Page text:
I grew up in a home where my parents knew that if we always felt loved you could handle just about anything. There are four children in my family. My brother being the oldest, I was next in line and then our twin sisters came along. One of my sisters, Betsy was born with sacral agenesis. Basically what that meant for her is she was born without the bottom part of her spine. The spine is connected to a lot of the key nerves in the body. This effected Betsy’s growth and development. But when you are a kid all you know is that your sister is really small. She still gets on your nerves, borrows your clothes without asking and is your constant playmate. As her siblings we never doubted in Betsy’s ability to be normal. Because to us she was normal. She was our sister. The older she got the more we learned that the world sometimes thought they had the right to make her feel less than she was. As the older sister I took on the “motherly” role. This at times came out with severe anger. I told off a lot of people growing up. I made sure if I was around and someone even thought about staring or pointing I would be on the attack faster than they could get words out. I know this is not the Godly way to handle ignorant people but I found it very difficult to control my temper. However, Betsy always found a way to be the bigger person. Always. What her family sees in her is what she knows is the truth. Because what we see is what God sees, perfection. God makes no mistakes. He had no intention of bringing Betsy into this world with a fully developed spine. He knew she was bigger than what the world tells her she is supposed to be. Everyone who knows Betsy quickly forgets about her disability. You cannot help but fall in love with her. She is addictive to be around and lights up every room. I cannot imagine life without her as an inspiration. I could not be more proud of the person she is.
The darkest time in her life is what most would expect, her teen years and it rolled into her college years as well. For the most part high school was a success. She had lots of friends and even made the cheerleading squad, proving once again she can do anything she sets her mind to. But college was a bit harder. She no longer had her family around as her constant support system and on a big college campus people see her as a stranger not as Betsy. What is worse is that they saw her as a stranger with a disability. I remember being shocked at the response from her fellow students. To me Betsy was Betsy, disability or not. What I learned during this time is how the world places you on their scale. You have to be a certain height, size, shape and look. You also have to fall into their specific standards for what they rate as “good enough”. I think in many ways we as her family are blessed because our outlook on disability is far different than it is for most people. We know not to stare or point. We also know that more than anything anyone who feels different despises pity. Why in the world do we think they deserve pity? I know more than anything this is what will get to Betsy. Pity what? That she is small? Do you think she does not know that? Why is being a petite person a bad thing? And why does the world think they are better and can talk to her like she is less of a person because of her size? She is a 24 year old grown woman with a masters degree. And guess what? She has started her own ministry. She travels around the world and speaks to churches, schools and events. She constantly shares her testimony about how God has done amazing things in her life. How the world tries to beat her up but at the end of the day she knows where her standard lies. She is out there fighting this battle against the world proving she is better and has more worth and guts than anyone has ever given her credit for. And why is she doing this? To change the world. Because my sister Betsy really believes people can change. If just one child is saved from rejection, laughter and teasing because of her story it will be totally worth it. If by raising enough money to send a doctor to a poverty stricken country where children with disabilities do not survive without the proper medical care, it is all worth. But most importantly, for anyone who thinks they can justify aborting a child on the sole purpose of “they have a disability and life would just be too hard”. Is Betsy’s life really not worth living? Of course no one will say that is the case to her now. But somehow when that child is still in the womb they are considered to those who are pro choice that we have the right to choose if they should be able to live or die? According to our superficial standards of what life is about, we find it to be too difficult for them. In reality it is too difficult for us. Because our take on life is that anyone born into this world with a disability are looked down upon and pitied. My sister Betsy is determined to change the opinions of this world. It is time for us to sit back and actually think about what we are saying. It is time for us to recognize that life is a gift and it should not be in our hands to determine the quality of life we feel everyone should be rated on. My sister, with her disability has done more in her twenty five years than most people do in their lifetime. To her this life has a purpose. To share God’s love so everyone knows the pure joy you find when he is in your life. The perfect body and the acceptance of the world is not what it is about. The world would be an amazing place if there were more Betsy’s in it. So next time you are considering justifying abortion for any reason. Stop and reconsider the life you are cheating the world out of. They are made in the eyes of our creator. He knows what he is doing. I think it is time for us to allow him to handle things.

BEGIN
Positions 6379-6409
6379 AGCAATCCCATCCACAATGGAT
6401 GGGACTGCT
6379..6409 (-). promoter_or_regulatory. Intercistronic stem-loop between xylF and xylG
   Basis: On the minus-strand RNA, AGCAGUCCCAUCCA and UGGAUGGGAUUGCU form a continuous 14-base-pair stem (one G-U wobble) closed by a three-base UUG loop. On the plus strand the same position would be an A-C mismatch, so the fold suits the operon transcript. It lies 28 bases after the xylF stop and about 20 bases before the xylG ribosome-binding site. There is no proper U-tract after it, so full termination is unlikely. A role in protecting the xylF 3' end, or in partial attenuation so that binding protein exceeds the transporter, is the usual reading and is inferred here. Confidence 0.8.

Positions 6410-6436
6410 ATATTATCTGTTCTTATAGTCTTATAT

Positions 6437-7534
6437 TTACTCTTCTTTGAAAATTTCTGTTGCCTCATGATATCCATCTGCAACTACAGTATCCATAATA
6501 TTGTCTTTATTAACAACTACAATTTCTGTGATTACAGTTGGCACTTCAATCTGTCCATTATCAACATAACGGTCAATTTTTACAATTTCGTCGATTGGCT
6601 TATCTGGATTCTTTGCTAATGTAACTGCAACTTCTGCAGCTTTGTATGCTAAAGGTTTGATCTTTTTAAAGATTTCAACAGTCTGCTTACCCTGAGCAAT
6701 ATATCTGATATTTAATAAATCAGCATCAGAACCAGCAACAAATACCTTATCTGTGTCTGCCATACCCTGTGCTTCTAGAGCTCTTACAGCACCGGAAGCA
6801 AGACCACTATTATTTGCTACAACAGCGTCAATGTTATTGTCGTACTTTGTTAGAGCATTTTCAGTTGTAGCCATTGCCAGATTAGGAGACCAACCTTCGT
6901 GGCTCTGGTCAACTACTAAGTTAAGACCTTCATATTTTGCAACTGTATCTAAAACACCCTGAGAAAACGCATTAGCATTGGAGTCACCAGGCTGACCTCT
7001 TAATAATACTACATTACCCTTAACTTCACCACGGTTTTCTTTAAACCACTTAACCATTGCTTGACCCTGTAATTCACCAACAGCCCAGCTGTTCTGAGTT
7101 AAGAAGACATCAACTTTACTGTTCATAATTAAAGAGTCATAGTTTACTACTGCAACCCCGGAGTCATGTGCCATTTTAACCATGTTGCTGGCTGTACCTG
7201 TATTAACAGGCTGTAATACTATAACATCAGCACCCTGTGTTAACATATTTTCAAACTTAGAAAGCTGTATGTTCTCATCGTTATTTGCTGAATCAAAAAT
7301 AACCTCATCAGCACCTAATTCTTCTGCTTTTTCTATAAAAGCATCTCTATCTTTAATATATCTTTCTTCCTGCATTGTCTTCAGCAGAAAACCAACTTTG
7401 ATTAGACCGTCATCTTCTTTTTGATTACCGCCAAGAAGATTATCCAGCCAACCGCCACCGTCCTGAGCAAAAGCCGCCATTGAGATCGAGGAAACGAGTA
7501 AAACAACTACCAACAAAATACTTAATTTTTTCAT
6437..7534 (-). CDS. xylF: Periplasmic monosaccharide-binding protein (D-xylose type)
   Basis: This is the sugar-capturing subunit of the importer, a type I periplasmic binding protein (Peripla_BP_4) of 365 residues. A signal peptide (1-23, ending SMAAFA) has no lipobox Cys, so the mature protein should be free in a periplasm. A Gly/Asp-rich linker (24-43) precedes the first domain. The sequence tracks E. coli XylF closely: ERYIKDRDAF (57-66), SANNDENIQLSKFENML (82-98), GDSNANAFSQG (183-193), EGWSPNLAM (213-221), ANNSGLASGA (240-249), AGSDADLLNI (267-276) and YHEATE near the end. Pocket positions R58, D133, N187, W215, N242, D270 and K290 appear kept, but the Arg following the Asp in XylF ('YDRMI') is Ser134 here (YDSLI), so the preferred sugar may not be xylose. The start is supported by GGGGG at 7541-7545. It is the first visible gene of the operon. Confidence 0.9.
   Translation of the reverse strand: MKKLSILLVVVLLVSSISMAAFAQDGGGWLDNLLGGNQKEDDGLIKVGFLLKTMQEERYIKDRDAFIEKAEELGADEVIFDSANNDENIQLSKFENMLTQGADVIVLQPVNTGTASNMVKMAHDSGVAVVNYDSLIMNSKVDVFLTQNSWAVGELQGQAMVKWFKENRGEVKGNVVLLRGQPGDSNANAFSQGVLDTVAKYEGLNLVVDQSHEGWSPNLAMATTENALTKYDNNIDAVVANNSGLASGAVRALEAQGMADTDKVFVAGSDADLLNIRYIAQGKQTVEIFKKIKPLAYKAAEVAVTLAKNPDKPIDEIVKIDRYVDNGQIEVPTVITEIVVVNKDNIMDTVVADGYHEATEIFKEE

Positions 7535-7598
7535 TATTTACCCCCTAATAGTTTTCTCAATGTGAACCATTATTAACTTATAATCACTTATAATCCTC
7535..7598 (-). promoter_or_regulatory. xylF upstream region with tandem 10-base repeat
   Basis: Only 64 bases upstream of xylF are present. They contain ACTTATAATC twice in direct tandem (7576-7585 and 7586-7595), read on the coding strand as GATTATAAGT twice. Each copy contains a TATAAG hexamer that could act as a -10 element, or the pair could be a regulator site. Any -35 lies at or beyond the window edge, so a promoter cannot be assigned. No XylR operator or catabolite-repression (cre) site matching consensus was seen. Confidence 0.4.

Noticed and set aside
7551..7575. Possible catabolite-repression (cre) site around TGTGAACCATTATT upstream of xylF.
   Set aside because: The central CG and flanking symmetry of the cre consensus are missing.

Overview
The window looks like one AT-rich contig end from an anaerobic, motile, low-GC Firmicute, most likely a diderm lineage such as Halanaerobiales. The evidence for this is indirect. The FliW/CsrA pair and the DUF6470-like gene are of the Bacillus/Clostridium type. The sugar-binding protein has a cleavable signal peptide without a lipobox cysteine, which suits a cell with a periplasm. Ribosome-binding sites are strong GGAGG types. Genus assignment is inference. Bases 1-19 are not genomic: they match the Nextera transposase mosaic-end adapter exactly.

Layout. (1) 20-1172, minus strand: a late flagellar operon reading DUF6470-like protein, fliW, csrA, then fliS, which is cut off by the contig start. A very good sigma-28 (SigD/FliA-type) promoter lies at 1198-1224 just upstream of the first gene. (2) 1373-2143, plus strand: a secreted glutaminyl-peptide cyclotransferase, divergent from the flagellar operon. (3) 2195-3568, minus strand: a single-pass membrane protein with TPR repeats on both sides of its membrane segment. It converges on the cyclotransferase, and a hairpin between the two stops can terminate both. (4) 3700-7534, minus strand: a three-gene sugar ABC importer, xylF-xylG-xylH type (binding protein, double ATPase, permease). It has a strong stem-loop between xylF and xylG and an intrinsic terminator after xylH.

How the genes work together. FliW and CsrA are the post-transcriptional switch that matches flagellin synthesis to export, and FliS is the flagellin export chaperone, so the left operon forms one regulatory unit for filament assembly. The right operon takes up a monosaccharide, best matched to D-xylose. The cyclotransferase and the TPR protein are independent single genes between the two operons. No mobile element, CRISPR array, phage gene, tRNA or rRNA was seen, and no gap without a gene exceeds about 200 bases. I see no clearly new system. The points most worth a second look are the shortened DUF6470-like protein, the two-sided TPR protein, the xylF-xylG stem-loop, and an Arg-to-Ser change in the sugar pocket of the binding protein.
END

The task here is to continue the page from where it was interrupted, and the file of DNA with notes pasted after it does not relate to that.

Please follow my sister at: http://www.betsybolick.blogspot.com/